What has been a strong point this year for AJPW is how well Jake Lee and Naoya Nomura have drawn against Miyahara.
I have mentioned the great attendance of this year’s Champion Carnival final already but Miyahara vs. Nomura on 3/19 drew a strong 1,615. That is a larger attendance than Miyahara title defenses this year against KAI on 1/3 and Shuji Ishikawa on 5/20. While Lee and Nomura are both close but still not quite ready to hold the Triple Crown—these numbers are good indicators that they can get to that level probably sooner rather than later.
While attendance is down, there is talent waiting in the wings to breakout. I’d also add Yusuke Okada to this list, as he has the potential to actually be a Jr. Heavyweight star in a company that has rarely had them.
What could kneecap any and all attendance momentum for the company are the rumors that incoming company President Tsuyoki Fukuda—who has been the money man and CEO all along since Akiyama took over in 2014—wants to make the company more isolationist. That decision would be an absolute disaster, to say the least.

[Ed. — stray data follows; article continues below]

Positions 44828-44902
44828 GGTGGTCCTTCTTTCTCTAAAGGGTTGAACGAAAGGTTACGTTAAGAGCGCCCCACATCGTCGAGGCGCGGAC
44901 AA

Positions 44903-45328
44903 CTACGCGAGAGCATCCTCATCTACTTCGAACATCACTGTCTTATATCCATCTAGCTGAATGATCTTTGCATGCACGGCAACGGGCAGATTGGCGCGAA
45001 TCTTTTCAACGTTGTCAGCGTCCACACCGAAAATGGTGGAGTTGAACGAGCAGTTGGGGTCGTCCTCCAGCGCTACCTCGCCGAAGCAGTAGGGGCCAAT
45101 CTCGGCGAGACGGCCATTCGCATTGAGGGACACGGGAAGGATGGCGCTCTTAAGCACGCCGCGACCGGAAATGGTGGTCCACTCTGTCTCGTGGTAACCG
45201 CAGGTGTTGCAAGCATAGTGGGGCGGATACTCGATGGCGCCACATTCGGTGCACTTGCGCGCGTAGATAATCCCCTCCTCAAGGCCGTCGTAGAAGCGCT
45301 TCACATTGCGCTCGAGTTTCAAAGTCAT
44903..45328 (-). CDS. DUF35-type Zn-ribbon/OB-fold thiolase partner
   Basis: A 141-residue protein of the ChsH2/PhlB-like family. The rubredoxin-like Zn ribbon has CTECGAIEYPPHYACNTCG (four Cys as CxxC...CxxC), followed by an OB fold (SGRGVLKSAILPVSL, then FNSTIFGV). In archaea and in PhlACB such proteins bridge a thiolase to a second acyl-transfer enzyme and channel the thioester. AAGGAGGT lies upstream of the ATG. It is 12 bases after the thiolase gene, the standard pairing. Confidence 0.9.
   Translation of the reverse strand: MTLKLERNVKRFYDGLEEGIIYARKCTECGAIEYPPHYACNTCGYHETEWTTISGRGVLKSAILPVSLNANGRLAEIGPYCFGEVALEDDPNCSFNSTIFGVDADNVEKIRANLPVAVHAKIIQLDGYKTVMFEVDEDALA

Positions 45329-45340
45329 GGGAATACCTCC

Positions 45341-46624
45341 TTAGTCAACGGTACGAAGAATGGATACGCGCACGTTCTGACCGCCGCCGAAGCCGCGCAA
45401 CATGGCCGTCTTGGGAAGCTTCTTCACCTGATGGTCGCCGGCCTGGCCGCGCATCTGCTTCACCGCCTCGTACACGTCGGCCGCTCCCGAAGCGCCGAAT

Simply put, AJPW needs outsiders for tournaments. Akiyama has forged relationships with Big Japan, Dragon Gate and New Japan that need to be maintained. Akiyama also wisely brought in local indie talent to spot shows in smaller cities and towns to build AJPW’s local profile.
Money (the lack of it!) might very well be the reason for AJPW’s rumored isolationism and if that indeed the case, AJPW could also lose foreign talent like Joel Redman, Sam Adonis, and Akira Francesco who are relatively new in the company and have managed to get over with fans. However, given the talent and shows that have been announced through September, any dramatic changes will not happen until October at the earliest when Akiyama’s resignation takes effect.
Downsizing, even out of necessity, in the wrestling business often backfires. You end up turning even more fans away faster. While there is no denying that All Japan could use a shakeup, the goal should be about switching up the outsiders brought in, forging new relationships with promotions that they haven’t worked with before, and firmly getting behind young talent.
The current AJPW roster simply isn’t big enough to go it alone and Miyahara has already faced most if not all of the credible challengers on it. Hopefully, AJPW can proactively turn things around instead of hunkering down into a bunker mentality just to simply survive.